- Joint Home Ownership – If a mortgage exists in the names of both partners, each one is legally obligated to make sure the mortgage is paid. It might be possible to have ownership of the home given to one of the parties by order of the court, thereby allowing the mortgage to also be transferred into a single name. Otherwise joint ownership will remain.
- Joint Leasing – When a couple rents a home it is not uncommon for both of their names to be included on the lease. In the case of a relationship breakup, both are still legally responsible for upholding the terms of the lease, including monthly rental payments. That said, landlords tend be more flexible in this area than banks and mortgage lenders. You might be able to get a lease changed by simply explaining your circumstances.
- Individual Rights – When a court gives possession of housing to one partner, that individual has the right to enjoy the peaceable and comfortable use of that housing. The court usually allows the other partner the right to return to the home to collect personal belongings and, in some cases, even the right to reside in the home temporarily until other arrangements can be made.
One of the more important issues when it comes to housing is dealing with the circumstance of a violent spouse. Obviously, regardless of how the court assigns the housing, an abused partner should seek to have the abuser removed or remove him or herself. No housing arrangement is worth the risk of physical abuse.
Retaining a Solicitors
Divorce proceedings are such that it is always a good idea to use a solicitor. If you cannot afford one, you may be eligible for government sponsored Legal Aid. However, only solicitors certified by the UK government have access to Legal Aid funds. If you think you might use Legal Aid, you will need to search for certified solicitor.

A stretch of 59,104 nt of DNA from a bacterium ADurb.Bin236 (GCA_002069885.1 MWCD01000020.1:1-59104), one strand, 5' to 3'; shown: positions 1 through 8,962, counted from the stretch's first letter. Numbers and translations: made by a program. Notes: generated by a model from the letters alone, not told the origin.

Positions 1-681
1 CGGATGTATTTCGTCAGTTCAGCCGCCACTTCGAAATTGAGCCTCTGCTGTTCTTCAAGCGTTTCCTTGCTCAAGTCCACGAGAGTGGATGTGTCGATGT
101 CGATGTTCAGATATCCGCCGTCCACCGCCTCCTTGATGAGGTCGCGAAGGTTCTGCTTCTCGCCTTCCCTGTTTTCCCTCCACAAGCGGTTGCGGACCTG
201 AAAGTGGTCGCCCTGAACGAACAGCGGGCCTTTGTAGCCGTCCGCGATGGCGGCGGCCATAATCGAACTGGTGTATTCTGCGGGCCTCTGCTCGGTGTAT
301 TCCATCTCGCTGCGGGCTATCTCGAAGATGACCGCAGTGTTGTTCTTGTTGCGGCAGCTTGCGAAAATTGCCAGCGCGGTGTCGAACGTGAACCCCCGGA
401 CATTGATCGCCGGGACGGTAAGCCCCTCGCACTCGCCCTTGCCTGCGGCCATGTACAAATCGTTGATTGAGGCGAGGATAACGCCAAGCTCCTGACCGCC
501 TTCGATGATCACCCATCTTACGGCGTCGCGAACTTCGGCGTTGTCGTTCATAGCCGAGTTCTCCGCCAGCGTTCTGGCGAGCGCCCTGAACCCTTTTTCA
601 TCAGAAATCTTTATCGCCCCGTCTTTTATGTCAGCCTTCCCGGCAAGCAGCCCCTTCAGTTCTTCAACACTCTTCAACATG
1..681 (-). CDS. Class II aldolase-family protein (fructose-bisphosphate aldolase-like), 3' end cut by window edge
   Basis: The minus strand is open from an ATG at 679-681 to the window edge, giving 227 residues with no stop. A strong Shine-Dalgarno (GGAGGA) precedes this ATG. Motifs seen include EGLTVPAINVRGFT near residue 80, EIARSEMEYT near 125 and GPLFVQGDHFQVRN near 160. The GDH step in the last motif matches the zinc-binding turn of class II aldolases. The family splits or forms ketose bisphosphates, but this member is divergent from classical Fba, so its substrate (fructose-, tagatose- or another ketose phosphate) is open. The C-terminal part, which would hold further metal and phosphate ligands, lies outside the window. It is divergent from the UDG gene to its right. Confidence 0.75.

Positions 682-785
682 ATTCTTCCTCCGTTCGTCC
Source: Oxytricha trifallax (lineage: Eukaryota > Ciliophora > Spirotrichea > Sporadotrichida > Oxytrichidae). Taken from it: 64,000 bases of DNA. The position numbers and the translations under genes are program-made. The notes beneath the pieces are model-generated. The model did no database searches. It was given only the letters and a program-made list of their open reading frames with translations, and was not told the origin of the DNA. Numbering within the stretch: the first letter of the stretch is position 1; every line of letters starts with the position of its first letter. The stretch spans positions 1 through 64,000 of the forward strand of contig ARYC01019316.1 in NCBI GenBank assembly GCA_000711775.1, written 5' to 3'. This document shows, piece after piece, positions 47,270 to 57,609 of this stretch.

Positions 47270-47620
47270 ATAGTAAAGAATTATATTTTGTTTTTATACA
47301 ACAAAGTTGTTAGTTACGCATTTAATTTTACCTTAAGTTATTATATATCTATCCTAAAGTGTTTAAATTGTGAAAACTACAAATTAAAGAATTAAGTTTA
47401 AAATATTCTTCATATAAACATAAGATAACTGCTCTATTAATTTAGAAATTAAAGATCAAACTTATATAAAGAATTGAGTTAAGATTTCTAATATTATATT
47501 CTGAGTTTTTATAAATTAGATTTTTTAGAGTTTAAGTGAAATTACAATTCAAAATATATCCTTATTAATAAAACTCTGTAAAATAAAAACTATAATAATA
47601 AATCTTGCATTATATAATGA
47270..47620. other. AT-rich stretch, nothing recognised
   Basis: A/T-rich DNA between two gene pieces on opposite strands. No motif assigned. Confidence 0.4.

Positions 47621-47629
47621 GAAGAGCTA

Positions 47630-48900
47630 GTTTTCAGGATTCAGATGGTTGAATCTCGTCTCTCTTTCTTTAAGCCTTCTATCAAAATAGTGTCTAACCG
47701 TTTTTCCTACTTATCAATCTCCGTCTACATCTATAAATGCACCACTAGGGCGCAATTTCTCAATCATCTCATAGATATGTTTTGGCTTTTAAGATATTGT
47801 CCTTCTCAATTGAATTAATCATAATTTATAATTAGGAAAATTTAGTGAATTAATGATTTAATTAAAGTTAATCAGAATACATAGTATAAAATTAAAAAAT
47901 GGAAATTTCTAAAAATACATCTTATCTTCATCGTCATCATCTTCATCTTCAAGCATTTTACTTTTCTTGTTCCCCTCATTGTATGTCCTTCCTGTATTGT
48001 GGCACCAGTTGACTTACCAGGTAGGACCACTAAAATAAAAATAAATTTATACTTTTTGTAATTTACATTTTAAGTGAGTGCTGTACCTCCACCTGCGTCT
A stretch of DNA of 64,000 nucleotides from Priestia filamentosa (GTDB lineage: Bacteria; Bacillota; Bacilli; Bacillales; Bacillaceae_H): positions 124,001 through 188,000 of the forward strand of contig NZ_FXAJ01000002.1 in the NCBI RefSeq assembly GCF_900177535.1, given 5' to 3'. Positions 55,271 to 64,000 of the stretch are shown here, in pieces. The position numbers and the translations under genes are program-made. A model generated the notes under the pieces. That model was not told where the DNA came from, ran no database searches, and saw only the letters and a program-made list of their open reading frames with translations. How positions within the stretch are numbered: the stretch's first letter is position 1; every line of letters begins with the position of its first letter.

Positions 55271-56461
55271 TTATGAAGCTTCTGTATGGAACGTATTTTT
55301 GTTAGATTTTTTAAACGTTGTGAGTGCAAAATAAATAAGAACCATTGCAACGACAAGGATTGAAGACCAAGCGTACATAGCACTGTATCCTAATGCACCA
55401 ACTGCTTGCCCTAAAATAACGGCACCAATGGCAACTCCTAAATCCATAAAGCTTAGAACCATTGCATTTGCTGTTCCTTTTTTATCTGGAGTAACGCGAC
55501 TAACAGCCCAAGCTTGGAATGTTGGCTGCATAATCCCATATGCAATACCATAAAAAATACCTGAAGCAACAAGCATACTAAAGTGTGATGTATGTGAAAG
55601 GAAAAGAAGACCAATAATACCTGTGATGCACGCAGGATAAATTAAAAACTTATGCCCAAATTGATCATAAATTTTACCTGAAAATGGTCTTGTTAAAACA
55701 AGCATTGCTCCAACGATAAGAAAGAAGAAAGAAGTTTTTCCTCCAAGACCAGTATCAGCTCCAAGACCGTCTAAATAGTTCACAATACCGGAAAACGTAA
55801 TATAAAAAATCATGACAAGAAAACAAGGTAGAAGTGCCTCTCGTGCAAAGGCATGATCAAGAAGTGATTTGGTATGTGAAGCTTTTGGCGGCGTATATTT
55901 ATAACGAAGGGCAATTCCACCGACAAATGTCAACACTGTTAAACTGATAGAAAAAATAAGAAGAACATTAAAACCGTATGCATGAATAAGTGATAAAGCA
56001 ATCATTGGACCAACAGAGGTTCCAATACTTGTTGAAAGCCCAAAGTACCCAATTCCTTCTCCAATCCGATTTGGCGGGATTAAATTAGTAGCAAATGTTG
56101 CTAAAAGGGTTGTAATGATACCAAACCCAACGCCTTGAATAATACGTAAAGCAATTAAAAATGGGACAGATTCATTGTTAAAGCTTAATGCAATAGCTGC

In order to find a solicitor, you have a couple of choices. The first is to go online and use one of the many search websites that exist. Some sites let you search by postcode, type of attorney you need, or both.
The second option is to contact the Law Society, the UK’s largest professional organisation for solicitors and law firms. Not every law firm is a member of the Law Society, but those that are come highly recommended. By contacting the Society, you will be able to find a solicitor with a guaranteed reputation.
Your last option is to simply look up solicitors online or in your phone book and start making calls. This is the least desirable option if efficiency and speed is one of your goals. It is time-consuming and wearying, to say the least.
In your search for solicitor, make sure you do not simply settle for one who appears to offer a good deal. There are plenty of websites where you can find solicitor reviews; these reviews might be written by consumers, professional organisations, or media outlets. Also, take advantage of the opinions of friends and family members who may have already used the services of a solicitor.
Divorce is not something any of us look forward to on our wedding day. Nevertheless, since it does happen, it is a good idea to know how the process works where you live. If you are in the midst of a relationship breakup, take the time to seek counsel, find a solicitor, and learn as much about the processes you can. Also remember that it is not the end of the world; you can get through and get on with your life on the other side.